By Robert Kostolány, Eutit Czech Republic
and Ray Moorehead, Greenbank UK
UK-based engineering company, the Greenbank Group, is drawing on the experience of its partner in the Czech Republic to provide a unique solution for the reconstruction UK sewer systems in the UK and Ireland. Over the last 25 years Greenbank’s partner Eutit has successfully developed and applied basalt tiling systems to the extent that they are now the preferred choice for many European utility companies looking to build new sewers or refurbish or repair existing ones.
Key to this success has been the development of oval or egg-shaped pipes made from basalt, one of the most resilient natural materials that offers a wide range of benefits when compared to more traditional materials such as concrete.
With a service life exceeding 100 years, basalt has been widely used in European sewer systems, but only for the bottom sections of ovoid ducts. The sides and tops were either bricks or specially cast concrete sections.This began to change in 1995, with the signing of the first contact between Eutit and Central European contractors and designers in wastewater handling. After consultations and design reviews in early 1996, the first basalt moulds were produced and the initial pieces were delivered for the construction of Slavojova street in Prague. The following year, the functionality of the fitted troughs was verified, evaluated and approved for use on future projects.
Basalt designs now come in a range of shapes such as full oval, round and rectangular or specials produced to suit the given operating conditions. Prague’s sewers are mainly constructed using an ovoid profile and today the bottom sections are fitted with basalt and the upper arch with materials that can withstand strong chemical stresses (chemically resistant bricks). Therefore, any new sewer designs in this profile must be equally resistant.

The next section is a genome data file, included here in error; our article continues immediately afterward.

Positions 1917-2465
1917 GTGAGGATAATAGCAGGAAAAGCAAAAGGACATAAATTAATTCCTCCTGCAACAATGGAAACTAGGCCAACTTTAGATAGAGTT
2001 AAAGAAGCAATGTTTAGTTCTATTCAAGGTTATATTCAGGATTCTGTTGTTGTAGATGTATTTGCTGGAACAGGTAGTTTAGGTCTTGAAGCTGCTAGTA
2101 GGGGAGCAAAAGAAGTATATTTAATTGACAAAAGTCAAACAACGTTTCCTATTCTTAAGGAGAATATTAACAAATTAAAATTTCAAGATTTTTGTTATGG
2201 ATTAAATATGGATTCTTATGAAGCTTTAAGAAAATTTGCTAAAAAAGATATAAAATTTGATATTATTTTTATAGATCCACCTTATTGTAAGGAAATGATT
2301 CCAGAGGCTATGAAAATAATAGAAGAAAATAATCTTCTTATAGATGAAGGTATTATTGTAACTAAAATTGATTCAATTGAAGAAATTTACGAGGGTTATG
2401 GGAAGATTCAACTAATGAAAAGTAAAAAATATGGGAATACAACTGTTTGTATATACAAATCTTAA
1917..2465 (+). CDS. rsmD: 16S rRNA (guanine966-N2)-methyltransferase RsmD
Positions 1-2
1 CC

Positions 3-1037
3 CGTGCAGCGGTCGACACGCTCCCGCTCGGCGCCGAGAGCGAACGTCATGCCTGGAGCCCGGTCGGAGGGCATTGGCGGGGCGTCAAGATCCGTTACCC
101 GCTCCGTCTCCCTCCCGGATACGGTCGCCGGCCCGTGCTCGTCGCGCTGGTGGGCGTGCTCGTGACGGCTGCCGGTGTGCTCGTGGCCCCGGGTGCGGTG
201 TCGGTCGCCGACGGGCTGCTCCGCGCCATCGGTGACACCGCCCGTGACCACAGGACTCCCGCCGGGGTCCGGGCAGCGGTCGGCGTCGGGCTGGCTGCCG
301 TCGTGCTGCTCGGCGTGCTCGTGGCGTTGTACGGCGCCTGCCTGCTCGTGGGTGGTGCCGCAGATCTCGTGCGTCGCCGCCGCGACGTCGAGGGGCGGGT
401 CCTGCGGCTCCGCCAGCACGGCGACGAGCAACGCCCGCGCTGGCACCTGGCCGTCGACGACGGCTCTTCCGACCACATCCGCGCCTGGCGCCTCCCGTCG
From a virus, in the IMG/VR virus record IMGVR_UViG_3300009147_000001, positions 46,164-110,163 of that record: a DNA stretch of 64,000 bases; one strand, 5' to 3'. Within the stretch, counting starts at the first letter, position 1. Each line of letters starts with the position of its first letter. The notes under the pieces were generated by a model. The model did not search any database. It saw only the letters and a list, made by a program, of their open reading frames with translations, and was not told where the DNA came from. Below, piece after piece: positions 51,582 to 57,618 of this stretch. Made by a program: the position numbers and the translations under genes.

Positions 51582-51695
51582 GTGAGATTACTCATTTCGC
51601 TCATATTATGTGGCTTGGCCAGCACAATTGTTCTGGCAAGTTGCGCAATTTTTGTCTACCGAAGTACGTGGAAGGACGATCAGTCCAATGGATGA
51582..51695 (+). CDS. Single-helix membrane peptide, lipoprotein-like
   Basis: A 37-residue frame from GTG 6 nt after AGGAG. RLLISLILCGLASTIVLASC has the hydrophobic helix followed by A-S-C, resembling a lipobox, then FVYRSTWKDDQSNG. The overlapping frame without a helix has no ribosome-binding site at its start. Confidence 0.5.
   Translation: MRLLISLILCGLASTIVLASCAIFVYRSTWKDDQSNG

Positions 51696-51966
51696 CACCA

Thanks to further research and development by Eutit, one piece ovoid’s fully cast in basalt have become an attractive alternative to the labour-intensive brick laying method. Basalt can be cast in thinner more handleable sections, reducing installation times with significantly lower overall project costs.
Other materials used for construction of ovoid-profile sewers lack abrasion resistance and time-tested durability of basalt rather than the theoretical claims made for alternatives.
From 1996, Eutit improved on the original 600/1100 designs from 1996 to produce full basalt lining systems and manufactured the shaped tiles within a tolerance to enable watertight bonding of the required pipe.
Ovoid-shaped pipe production technology
To produce the 600/1100 basalt pipes, 35 mm thick tiles are used and designed so that there are no continuous longitudinal joints in the entire profile. After casting, the tiles are ground with modern diamond tools to a precise shape then bonded together on a template to form a 360° profile, with each row being 330 mm long. These are then bonded together to the required length, with the joints between individual segments sealed using fiberglass tape with epoxy.
The connection of the individual pipes is anchored to one end of the pipe with a rubber seal at the other end. Bends are made by bonding segments shortened to the required angle.
All that remained was to verify the functionality of basalt in practice. The first project to utilise basalt segments was the renovation of the sewer in Rásnovka street Prague. The Project leader was PVK and the design company Ko-ka, with Eutit supplying the basalt.
The final construction of this project is due for completion at the end of 2021, however, it can confidently be said that the development from part use to full-profile cast basalt pipework is already proving a success. Due to the basalt pipes being easier to handle the project has resulted in real cost savings during the installation process and their abrasive resistant properties will significantly extend the effective lifespan of the sewer.
The moulds for other profiles of the Prague Standard ovoid shapes, e.g. PN V, are already set for use on other projects across central Europe and can easily be adapted for UK clients.
The combination of correct material choice, a well-prepared project and, most importantly, an experienced installation company produced a finished result that complements the legacy left to the city of Prague by an English genius named William H Lindley who designed the city of Prague’s original sewers in the late 1800’s and early 1900’s.